While it can be a bit cringe-inducing to watch today, 1967's Guess Who's Coming to Dinner?, directed by Stanley Kramer, is an iconic 1960s "message" movie.
Even if you've never seen the movie, you probably know the plot, or at least understand the meaning of the title. It's about an affluent couple, played by Spencer Tracy (in his final film role) and Katharine Hepburn, whose liberal values are tested when their daughter (Hepburn's niece, Katharine Houghton) brings home her African-American fiance, a brilliant doctor portrayed by Sidney Poitier.
I haven't read anything since last summer about plans for a stage version, to be directed by Kenny Leon. But this week, some casting rumors surfaced on FoxNews.com. According to Roger Friedman's story, Debra Winger and either Bill Pullman or Barry Bostwick are in line to play the Hepburn and Tracy roles, with Amanda Bynes as their daughter and Mekhi Phifer possibly stepping into Poitier's very big and legendary shoes. Of course, with Broadway shows falling by the wayside left and right, there's no guarantee that this will even happen.
Still, I hope it does. It's tempting to think of Guess Who's Coming to Dinner as hopelessly dated, a relic of its times. The movie was released right around the time of the landmark Supreme Court decision Loving v. Virginia that found laws barring interracial marriage were unconstitutional. Obviously, interracial marriage is much more common and accepted today.
The plot of the movie does strain credulity. It's easy to poke fun at Tracy and Hepburn's characters as upper-class white liberals who squirm uneasily when they finally have to practice what they preach. They have a very short time to decide whether they'll give this impending marriage their blessing.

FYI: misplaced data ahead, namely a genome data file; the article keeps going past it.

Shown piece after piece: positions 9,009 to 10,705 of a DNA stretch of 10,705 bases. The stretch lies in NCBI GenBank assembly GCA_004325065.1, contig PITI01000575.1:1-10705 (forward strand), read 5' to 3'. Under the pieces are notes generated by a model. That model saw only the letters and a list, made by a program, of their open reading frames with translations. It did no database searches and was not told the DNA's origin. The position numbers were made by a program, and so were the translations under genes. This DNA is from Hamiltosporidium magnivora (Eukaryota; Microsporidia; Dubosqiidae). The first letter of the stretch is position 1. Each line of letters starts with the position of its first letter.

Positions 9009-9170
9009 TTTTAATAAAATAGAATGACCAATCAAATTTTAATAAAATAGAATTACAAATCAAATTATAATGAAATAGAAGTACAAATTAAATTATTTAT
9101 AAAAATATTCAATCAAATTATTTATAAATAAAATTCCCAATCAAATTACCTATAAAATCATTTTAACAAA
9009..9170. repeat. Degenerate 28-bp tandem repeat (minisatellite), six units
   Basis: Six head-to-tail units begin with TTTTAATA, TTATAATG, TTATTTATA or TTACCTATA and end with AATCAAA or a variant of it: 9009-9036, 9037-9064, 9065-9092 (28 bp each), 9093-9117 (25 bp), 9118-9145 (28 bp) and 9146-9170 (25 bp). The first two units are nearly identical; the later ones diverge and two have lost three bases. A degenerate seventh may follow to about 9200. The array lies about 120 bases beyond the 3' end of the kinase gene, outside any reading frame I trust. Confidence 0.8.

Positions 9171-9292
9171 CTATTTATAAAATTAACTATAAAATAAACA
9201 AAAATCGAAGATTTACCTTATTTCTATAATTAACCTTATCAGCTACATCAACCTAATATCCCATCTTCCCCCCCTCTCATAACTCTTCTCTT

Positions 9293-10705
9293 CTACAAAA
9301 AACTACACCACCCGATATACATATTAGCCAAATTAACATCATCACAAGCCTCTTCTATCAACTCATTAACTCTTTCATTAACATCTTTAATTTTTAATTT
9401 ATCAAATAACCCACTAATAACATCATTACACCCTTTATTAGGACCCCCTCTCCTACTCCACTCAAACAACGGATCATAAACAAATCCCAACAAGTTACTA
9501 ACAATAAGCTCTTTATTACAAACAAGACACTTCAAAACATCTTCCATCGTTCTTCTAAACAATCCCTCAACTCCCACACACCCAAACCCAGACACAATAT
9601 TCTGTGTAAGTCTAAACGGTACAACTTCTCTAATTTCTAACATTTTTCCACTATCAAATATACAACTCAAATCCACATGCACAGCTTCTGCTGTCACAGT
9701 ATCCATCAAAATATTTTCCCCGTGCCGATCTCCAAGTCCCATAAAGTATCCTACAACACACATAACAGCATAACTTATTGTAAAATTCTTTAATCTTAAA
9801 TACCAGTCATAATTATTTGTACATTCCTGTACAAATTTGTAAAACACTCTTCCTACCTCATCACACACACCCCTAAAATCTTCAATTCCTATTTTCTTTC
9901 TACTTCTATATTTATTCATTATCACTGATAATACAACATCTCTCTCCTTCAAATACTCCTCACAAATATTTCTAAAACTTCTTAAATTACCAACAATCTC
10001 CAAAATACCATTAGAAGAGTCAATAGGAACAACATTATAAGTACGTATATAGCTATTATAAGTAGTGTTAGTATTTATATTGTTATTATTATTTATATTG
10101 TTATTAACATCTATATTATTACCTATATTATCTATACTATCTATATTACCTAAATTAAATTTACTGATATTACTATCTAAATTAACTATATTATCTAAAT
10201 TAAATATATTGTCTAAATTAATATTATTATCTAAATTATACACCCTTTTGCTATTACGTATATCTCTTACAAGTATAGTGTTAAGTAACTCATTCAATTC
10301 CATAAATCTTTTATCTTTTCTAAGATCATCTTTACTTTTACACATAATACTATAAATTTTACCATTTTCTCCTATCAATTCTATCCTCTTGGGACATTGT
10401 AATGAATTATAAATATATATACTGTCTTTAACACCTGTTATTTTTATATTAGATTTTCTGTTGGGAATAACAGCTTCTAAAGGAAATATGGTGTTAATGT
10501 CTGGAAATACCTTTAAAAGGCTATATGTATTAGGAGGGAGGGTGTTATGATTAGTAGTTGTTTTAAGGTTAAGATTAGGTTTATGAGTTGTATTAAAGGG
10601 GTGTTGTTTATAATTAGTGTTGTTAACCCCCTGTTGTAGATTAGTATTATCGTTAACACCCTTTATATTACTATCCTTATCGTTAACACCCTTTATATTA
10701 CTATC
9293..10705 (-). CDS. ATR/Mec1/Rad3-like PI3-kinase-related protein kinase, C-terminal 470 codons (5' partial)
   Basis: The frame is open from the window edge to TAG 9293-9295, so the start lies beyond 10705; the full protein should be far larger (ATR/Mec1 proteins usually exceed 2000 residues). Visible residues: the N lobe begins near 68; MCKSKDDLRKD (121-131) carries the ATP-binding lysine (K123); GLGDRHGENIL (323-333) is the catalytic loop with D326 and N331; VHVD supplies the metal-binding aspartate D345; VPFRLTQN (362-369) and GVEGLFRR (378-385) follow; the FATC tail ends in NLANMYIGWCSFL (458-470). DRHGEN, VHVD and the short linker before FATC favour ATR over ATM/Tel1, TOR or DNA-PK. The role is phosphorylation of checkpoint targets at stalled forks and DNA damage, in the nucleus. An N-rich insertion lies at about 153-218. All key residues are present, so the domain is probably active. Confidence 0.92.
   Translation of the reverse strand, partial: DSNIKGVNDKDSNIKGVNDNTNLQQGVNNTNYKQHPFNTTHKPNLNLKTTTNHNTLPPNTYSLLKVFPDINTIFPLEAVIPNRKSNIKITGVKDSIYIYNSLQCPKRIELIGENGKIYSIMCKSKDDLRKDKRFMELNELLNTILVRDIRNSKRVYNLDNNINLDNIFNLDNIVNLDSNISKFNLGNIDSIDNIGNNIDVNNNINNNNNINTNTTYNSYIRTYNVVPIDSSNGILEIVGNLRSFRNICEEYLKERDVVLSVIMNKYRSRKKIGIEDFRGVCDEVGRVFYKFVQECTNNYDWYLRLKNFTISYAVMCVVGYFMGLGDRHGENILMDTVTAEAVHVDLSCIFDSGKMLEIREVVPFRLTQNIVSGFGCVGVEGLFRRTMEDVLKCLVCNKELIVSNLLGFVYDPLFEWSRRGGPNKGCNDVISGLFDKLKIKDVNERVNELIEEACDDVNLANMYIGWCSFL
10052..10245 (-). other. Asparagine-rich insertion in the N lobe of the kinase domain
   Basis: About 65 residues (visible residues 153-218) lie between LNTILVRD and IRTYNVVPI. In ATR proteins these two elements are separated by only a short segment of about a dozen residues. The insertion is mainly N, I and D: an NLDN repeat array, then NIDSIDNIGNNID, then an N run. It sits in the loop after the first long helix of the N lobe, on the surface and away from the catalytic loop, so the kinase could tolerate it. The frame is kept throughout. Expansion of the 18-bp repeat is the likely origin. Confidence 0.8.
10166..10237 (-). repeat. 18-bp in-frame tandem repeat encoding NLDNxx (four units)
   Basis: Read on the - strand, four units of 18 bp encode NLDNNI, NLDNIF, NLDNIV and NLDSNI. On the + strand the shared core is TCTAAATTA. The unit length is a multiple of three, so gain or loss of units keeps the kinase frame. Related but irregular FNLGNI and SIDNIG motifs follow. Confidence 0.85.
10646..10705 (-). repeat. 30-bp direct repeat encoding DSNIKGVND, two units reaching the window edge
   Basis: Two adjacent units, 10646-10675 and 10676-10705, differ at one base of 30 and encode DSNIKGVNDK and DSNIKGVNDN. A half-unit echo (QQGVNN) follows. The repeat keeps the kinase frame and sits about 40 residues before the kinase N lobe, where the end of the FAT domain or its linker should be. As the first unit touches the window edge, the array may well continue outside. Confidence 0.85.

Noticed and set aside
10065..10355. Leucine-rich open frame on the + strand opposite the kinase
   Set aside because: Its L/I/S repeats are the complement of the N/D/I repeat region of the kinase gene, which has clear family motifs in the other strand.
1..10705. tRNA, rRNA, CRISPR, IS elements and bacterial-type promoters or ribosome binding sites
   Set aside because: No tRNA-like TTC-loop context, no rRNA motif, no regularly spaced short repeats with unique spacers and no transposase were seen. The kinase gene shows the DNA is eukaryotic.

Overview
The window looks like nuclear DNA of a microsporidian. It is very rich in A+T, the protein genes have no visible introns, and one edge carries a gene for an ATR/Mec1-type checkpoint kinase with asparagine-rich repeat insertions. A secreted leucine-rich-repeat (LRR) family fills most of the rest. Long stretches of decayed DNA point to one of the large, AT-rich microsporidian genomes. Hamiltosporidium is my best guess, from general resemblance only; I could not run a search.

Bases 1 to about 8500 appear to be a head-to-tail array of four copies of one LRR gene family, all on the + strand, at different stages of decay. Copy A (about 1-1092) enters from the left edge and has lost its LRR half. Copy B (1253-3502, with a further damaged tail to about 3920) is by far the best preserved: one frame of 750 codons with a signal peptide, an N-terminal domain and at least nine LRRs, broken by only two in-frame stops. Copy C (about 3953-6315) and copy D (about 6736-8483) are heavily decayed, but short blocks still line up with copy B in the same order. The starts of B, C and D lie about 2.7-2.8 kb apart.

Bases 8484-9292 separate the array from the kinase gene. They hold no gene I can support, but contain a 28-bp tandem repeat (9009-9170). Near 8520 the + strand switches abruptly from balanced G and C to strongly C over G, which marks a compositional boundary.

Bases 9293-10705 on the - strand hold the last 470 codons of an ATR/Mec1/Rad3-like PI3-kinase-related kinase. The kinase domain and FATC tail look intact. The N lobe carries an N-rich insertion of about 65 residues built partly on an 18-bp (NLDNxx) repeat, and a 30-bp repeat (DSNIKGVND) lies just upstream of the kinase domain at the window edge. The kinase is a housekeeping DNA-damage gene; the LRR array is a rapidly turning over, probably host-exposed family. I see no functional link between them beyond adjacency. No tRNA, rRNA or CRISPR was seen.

And the way Poitier's character is written, he's so perfect that the only possible objection they could have is his race. (In truth, there's a very logical and understandable objection - the fact that their daughter only met him a short time ago, when she was on vacation in Hawaii!) Plus, Houghton's character seems a tad flightly. I mean, what does Poitier see in her!
But let me try to make a case for the continuing relevance of Guess Who's Coming to Dinner?
First, there are still, unfortunately, many families in which bringing home someone of a different race, religion, ethnic group - or the same gender - would not be greeted with open arms. One of the most poignant - and pointed - scenes in Passing Strange comes when Daniel Breaker's Youth realizes that his left-wing German friends aren't so eager to have him come meet mom and dad at Christmas.
What I appreciate about Guess Who's Coming to Dinner? is that there's no time for equivocation. This was the baby boomers demanding of their parents, tell us right now whether or not you believe in the American values of freedom and equality that we were taught in school, because we do believe in them.
And that tension - between what we say we believe in and what we actually do - is still relevant. It's very easy to say that we believe in freedom and equality and free speech, that we judge people by the content of their character. But there aren't many times in our lives when we're truly tested. As imperfect as it may be, Guess Who's Coming to Dinner? is about what happens when that occurs.